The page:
Summary of the Nam Theun 2 Independent Technical Reviews

Tuesday, February 1, 2005

Commissioned by International Rivers and Environmental Defense

By May 2005, the World Bank and Asian Development Bank are expected to decide whether or not to finance the US$1.3 billion Nam Theun 2 hydropower project in Lao PDR. If completed, the project would displace more than 6,200 indigenous people and negatively affect the livelihoods of up to 100,000 villagers living downstream.

The World Bank claims that the project has been carefully planned so that, unlike past hydro projects, people displaced or otherwise threatened will not be left worse off. As well, the Bank claims that the dam’s negative environmental impacts can be successfully mitigated.

Because an independent review of the developers’ plans is not possible in Lao PDR, International Rivers and Environmental Defense invited several experts in Thailand and the US to review the November 2004 drafts of the Nam Theun 2 Social Development Plan, Environmental Assessment and Management Plan, and Watershed Management Plan (SEMFOP–1).

The reviewers found serious flaws in the Company’s assessment of the Nam Theun 2 Project’s environmental and social impacts. This not only casts doubt on the project’s technical and economic viability, but also suggests that the risk of social and environmental failure is unacceptably high. The reviewers’ key findings are summarized below:

Part 1: Hydrology

Hydrologists Dr. Peter Willing and Karla Knoop found that:

  1. Due to the paucity of hydrological data, and questionable statistical analysis techniques, "the project is high risk for meeting its power generation predictions and for estimating project impacts."

  2. The Nam Theun 2 Environmental Assessment and Management Plan (EAMP) contains no hydrologic analysis, but contains references to unpublished supporting work. For much of the critical hydrologic analysis on which depends the entire assessment of the performance of the project and its environmental consequences, the Nam Theun 2 project sponsors have not provided the underlying data or explained the methodology used, thereby making robust independent analysis impossible.

  3. The project plans are based on a maximum of 18–years of stream flow and rainfall records, which is not a statistically valid basis for deriving 100–year and greater flood estimates.

  4. Hydraulic modeling did not include the upper and middle reaches of Xe Bang Fai River even though significant changes in water elevations will occur and impacts should be assessed.

  5. The project developers have undertaken no analysis of how global climate change might affect flows in the Theun River.

nt2hydrology1.pdf by Peter Willing Ph.D. and Karla Knoop, January 20, 2005.

Part 2: Water Quality Impact Assessment

Aquatic Ecologist/Microbiologist Dr. Guy Lanza found that:

  1. The data used to characterize the baseline water quality in the project area is wholly inadequate, and as result, accurate predictions of the water quantity and quality changes that will occur in the reservoir and downstream rivers are not possible.

  2. No effective mitigation strategies are offered in the EAMP to address the potential for prolonged anoxia and resulting releases of nutrients and toxic gases in the Nakai reservoir, which will result in the loss of adult and juvenile fish and fish eggs.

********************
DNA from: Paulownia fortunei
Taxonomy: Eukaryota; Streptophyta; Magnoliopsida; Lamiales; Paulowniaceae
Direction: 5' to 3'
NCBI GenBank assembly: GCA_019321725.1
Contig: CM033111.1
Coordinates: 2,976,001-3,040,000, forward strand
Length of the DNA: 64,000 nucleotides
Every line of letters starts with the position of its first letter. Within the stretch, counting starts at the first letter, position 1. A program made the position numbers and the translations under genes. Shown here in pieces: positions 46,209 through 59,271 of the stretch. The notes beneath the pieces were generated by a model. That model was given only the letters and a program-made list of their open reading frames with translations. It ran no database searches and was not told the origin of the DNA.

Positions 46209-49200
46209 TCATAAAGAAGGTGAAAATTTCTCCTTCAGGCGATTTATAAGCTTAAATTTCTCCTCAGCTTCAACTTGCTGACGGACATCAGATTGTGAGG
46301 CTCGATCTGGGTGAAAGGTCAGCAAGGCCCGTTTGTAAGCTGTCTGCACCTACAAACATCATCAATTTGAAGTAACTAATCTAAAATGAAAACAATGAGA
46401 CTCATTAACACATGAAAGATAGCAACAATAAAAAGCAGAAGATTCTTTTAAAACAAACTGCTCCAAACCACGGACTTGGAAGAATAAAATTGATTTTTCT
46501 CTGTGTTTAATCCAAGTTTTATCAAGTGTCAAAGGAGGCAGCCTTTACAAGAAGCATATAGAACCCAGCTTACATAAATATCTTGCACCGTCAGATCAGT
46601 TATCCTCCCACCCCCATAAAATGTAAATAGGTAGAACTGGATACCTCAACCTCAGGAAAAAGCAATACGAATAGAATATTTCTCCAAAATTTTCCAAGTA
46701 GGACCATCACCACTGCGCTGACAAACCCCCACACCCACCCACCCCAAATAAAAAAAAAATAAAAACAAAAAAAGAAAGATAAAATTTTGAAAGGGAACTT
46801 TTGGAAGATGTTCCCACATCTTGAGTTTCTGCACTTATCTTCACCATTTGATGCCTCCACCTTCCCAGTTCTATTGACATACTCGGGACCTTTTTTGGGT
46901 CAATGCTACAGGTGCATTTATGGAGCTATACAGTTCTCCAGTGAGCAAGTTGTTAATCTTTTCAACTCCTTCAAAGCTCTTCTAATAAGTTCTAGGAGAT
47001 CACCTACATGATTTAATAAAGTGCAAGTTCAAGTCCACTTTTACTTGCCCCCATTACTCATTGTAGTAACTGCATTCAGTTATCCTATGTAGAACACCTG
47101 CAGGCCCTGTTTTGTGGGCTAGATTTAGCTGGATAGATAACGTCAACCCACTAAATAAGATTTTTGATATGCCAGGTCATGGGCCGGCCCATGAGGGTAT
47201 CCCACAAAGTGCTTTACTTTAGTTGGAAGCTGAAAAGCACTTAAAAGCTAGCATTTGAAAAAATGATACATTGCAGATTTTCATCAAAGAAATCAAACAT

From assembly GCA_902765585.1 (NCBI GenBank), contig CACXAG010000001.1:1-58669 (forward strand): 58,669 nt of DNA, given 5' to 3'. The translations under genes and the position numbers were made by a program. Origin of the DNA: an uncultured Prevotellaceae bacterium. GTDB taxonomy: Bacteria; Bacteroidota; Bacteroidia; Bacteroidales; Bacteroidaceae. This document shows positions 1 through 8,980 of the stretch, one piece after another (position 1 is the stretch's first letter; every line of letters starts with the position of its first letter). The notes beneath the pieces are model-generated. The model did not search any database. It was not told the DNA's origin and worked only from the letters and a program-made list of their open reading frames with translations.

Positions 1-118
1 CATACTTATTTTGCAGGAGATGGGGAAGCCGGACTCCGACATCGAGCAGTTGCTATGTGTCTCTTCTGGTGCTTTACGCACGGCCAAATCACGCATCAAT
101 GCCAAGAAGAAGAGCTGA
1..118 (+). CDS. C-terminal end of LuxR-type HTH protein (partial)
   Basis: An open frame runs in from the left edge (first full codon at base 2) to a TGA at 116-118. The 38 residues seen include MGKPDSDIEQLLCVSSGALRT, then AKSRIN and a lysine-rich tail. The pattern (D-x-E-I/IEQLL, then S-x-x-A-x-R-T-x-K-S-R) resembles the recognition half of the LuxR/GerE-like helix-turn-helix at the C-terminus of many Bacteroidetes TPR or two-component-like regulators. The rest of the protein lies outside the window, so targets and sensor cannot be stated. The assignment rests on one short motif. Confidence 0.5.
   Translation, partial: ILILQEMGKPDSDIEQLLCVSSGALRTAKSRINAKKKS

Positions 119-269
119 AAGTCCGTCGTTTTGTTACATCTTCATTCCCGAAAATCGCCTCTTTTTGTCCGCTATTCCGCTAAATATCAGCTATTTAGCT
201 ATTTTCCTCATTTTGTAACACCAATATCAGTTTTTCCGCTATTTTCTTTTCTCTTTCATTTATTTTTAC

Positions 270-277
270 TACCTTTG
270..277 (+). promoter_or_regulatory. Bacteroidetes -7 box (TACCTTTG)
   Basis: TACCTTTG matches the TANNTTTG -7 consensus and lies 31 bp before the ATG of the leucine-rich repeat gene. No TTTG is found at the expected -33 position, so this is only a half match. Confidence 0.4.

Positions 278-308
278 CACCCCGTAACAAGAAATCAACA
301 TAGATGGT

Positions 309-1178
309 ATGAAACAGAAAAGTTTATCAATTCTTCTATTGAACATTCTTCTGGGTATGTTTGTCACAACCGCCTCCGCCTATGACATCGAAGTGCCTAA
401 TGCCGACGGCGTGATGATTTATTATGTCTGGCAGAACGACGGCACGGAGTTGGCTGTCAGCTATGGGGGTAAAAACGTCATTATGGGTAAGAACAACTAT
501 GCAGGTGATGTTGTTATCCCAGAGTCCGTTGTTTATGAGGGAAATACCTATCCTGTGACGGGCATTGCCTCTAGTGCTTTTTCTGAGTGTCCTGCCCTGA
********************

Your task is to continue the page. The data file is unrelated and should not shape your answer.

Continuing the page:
3. The EAMP fails to comprehensively examine the possibility for toxic blooms of cyanobacteria and algae in the reservoir, which can produce severe sickness and mortality in humans, wildlife and livestock.

  4. The EAMP provides no data on aquatic macroinvertebrates, which play a vital role in establishing and maintaining good water quality and are an important source of food to many fish and other species.

  5. The reservoir will expand the habitat for vectors of major waterborne diseases known to inhabit the project site. As a result, diseases such as malaria, dengue fever, schistosomiasis, and liver fluke can quickly spread, posing additional health risks for the resettled populations.

Independent Technical Review: NT2 Water Quality Assessment, Guy Lanza, Ph.D., Aquatic Ecologist/Microbiologist, Environmental Sciences Program, University of Massachusetts, Amherst, USA, January 2005.

Part 3: Downstream Fisheries Impacts on the Xe Bang Fai River

Fisheries and aquaculture specialist David Blake found that:

  1. Nam Theun 2 "is likely to have multiple serious, negative impacts on the aquatic resources of the Xe Bang Fai and Nam Phit rivers. As predicted in the Social Development Plan, the Nam Theun 2 project is likely to cause a ‘collapse in the aquatic food chain’ from the Nam Phit down to the Mekong."

  2. The EAMP lacks scientific and rigorous analysis of impacts. Predictions of impacts on downstream fisheries are based on three dry season surveys only. No study of fish species and migrations during the rainy season has been conducted, despite a recommendation from NTPC’s fisheries consultant in 1996.

  3. The EAMP has not been updated to reflect design changes (in particular, greater turbined flows down the Xe Bang Fai river) since the original impact predictions and recommendations were made in 1996. As water levels will be more than twice as high as was assumed in 1996, many of the predictions of potential impacts are now outdated and underestimated.

  4. The submergence of rapids, which are an important habitat and spawning ground for fish and many other aquatic organisms, will have a major impact on the ability of these organisms to survive.